by Rich Edwards May 10, 2024

The rising influence of stablecoins

As a proxy for USD, stablecoins are playing a bigger role as Treasury buyers and in payment transactions

source: Brendan Malone and Fred Ehrsam of investment firm

Every week, we highlight a couple of stories at the intersection of banking, data, and technology that either fell through the cracks or present a unique/contra view of the world.

This week (don’t click away yet), we’re looking at two trends in cryptocurrency, specifically stablecoins or tokens that are pegged to fiat currency. In these examples, it’s to the almighty USD, and their impacts on the Treasury and payments markets.

1. Stablecoins and Treasuries

Ayo Kunle writes a fascinating analysis of how and why stablecoins are becoming the emerging home of US debt.

The world gets more multipolar/less integrated every day

China (and probably a bunch of other governments) are less interested in owning US Treasurys (and are thus buying more gold), which partially explains why Gold spot prices are at all time highs while ETF holdings of Gold are cratering.

Wealthy individuals in most developing countries will often move their excess savings to the US/UK/Europe. Cities like London, Vancouver and New York all have real estate markets that reflect this demand for dollar denominated assets. Non-wealthy individuals in developing countries really struggle to access USD, and have for decades, and as a result there’s pent up demand for it.

Basically, everyone around the world wants access to a relatively stable currency to denominate their savings in, one that has a predictable exchange rate vs. the goods and services they purchase every day. For most humans today (in 2024), dollars and euros are more stable than their home currency. A stablecoin backed by the dollar (or GBP, EUR, take your pick), is a permissionless way to do that.

Stablecoin driven demand for Treasurys will grow pretty linearly with underlying demand for stablecoins themselves.

So does the laying off of Treasuries by some bigger central banks mean bad news for the dollar?

Treasurys held in stablecoins that broadly distributed to retail, with some sliver of margin monetized by the “managers” of the stables, are far less usable in a weaponized way, versus their foreign central bank held counterparts.

The decoupling of U.S.-China and associated restructuring of capital flows, is often thought to be bad for USD dominance. However, the emergence of stablecoins bucks this trend and can end up reinforcing USD and treasurys dominance.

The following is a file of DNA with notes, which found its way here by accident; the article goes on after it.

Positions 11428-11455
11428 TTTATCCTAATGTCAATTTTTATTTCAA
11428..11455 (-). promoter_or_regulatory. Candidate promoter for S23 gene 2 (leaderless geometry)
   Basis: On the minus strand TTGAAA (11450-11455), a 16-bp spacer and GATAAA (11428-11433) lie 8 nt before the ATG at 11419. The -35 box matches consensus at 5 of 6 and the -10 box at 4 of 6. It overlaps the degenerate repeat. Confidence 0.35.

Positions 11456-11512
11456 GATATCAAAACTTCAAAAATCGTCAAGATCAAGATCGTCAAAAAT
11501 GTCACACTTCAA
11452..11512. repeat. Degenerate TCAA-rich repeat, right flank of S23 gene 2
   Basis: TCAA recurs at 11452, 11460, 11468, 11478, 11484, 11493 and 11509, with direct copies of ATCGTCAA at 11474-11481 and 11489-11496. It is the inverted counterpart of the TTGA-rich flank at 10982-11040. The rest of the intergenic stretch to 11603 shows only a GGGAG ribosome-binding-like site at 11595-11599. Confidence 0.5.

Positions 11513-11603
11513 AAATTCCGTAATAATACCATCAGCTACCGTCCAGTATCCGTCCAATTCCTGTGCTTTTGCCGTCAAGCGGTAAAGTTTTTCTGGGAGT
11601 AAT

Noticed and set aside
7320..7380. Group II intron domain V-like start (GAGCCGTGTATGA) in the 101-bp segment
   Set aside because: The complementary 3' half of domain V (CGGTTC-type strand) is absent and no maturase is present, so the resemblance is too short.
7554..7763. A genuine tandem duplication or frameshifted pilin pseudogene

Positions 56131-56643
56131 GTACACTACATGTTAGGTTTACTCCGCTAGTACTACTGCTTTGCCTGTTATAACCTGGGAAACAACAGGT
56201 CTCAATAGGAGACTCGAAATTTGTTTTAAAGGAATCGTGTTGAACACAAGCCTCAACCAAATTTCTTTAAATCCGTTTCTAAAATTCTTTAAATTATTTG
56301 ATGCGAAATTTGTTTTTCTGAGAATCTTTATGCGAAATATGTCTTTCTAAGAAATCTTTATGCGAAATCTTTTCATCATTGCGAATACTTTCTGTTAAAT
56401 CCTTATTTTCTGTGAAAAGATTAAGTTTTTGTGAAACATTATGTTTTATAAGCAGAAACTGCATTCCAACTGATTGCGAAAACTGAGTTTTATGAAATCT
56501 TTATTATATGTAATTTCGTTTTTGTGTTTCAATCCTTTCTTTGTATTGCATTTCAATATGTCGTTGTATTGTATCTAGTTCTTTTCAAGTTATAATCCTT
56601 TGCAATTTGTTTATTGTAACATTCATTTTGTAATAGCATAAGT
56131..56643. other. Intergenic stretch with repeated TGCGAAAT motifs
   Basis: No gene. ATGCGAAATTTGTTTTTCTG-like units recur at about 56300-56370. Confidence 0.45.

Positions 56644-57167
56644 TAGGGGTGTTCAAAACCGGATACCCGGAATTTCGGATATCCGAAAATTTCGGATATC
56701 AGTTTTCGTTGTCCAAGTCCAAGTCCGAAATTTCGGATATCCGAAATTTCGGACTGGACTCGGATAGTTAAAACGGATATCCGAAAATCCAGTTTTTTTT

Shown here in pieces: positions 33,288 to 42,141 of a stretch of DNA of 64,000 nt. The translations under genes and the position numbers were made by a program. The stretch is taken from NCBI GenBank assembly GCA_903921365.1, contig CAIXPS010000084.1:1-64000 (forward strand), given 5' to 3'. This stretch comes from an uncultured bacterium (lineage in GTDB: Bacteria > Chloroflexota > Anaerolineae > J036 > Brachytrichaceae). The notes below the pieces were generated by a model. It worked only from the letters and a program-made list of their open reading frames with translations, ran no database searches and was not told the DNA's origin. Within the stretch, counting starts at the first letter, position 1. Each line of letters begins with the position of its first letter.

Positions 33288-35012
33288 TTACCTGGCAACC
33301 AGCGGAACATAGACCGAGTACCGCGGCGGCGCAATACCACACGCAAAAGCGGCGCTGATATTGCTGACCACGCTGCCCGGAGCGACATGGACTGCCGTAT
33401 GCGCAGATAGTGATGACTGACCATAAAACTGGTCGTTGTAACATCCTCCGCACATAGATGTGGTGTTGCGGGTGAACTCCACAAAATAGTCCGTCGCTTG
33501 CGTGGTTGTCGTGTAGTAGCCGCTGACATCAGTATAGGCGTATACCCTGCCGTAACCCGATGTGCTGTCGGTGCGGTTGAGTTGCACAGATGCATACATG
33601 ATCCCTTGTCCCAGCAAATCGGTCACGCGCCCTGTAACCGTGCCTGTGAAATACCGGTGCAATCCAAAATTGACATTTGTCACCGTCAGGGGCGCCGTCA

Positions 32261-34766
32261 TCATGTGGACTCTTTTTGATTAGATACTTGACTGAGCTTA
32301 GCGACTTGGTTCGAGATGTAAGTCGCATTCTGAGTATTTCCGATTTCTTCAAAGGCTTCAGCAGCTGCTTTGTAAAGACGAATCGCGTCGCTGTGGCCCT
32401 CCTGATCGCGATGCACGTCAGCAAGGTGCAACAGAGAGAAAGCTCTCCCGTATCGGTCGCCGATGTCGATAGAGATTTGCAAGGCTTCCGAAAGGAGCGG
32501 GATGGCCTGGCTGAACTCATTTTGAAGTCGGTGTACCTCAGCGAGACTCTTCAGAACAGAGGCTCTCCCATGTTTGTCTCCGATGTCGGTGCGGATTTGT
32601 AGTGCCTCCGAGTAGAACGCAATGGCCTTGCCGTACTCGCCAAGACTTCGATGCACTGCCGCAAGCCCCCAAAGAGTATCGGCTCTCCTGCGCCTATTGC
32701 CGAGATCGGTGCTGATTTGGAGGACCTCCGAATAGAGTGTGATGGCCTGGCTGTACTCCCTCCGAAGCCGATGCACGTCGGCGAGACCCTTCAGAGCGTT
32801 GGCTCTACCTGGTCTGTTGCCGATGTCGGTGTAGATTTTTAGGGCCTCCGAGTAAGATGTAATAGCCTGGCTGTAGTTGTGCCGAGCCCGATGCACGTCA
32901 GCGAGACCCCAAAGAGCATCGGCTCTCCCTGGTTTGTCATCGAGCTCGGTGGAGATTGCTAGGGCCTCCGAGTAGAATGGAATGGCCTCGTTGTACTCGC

The whole article is worth reading to understand how geopolitical events like the war in Ukraine, cooling relations with China, and inconsistent regulatory treatment of crypto have all led to a new dynamic for the dollar. This may not be a concern for your institution’s balance sheet today, but tomorrow is a new day in a changing world.

2. Visa takes a back seat to stablecoin (maybe)

Jan-Erik Asplund of Sacra research writes on the sudden rise in transaction volume using stablecoin.

TL;DR: Stablecoins are on track to eclipse Visa (NYSE: V) on total payments volume (TPV) in Q2’2024.

Stablecoins have found extreme product-market fit in facilitating cross-border payments, with volume growing from $26 billion in January 2020 to $1.4 trillion in April 2024

Stablecoins win on convenience, enabling cross-border payments to be completed any day of the week (rather than business days only), on speed (in minutes rather than 6 to 9 hours), and cost ($0.0037 vs. $12), with volume split across Tether (47% of the market), DAI, (29% of the market), and USDC (24% of the market).

In addition to analysis, Sacra provides a ton of background research on how fintech payment platforms are gearing up to take advantage of this trend.

Visa quickly pushed back this week with a study questioning how much of the volume is “real”.

The dashboard from Visa and Allium Labs is designed to strip out transactions initiated by bots and large-scale traders to isolate those made by real people. Out of about $2.2 trillion in total transactions in April, just $149 billion originated from “organic payments activity,” according to Visa.

As to why Visa is being so vocal about this analysis….

Visa itself, which handled more than $12 trillion worth of transactions last year, is among companies that could stand to lose out should stablecoins become a generally accepted means of payment.

Caveat emptor on whether the tech VCs or payment networks have the right view. What is evident is that this is a growing element of how money flows in the world today. It’s enough for the four big US banks all allocating development $’s to have a stake in the market.

That’s it for this week. Who says romance is dead? Click below to let us know how we did:

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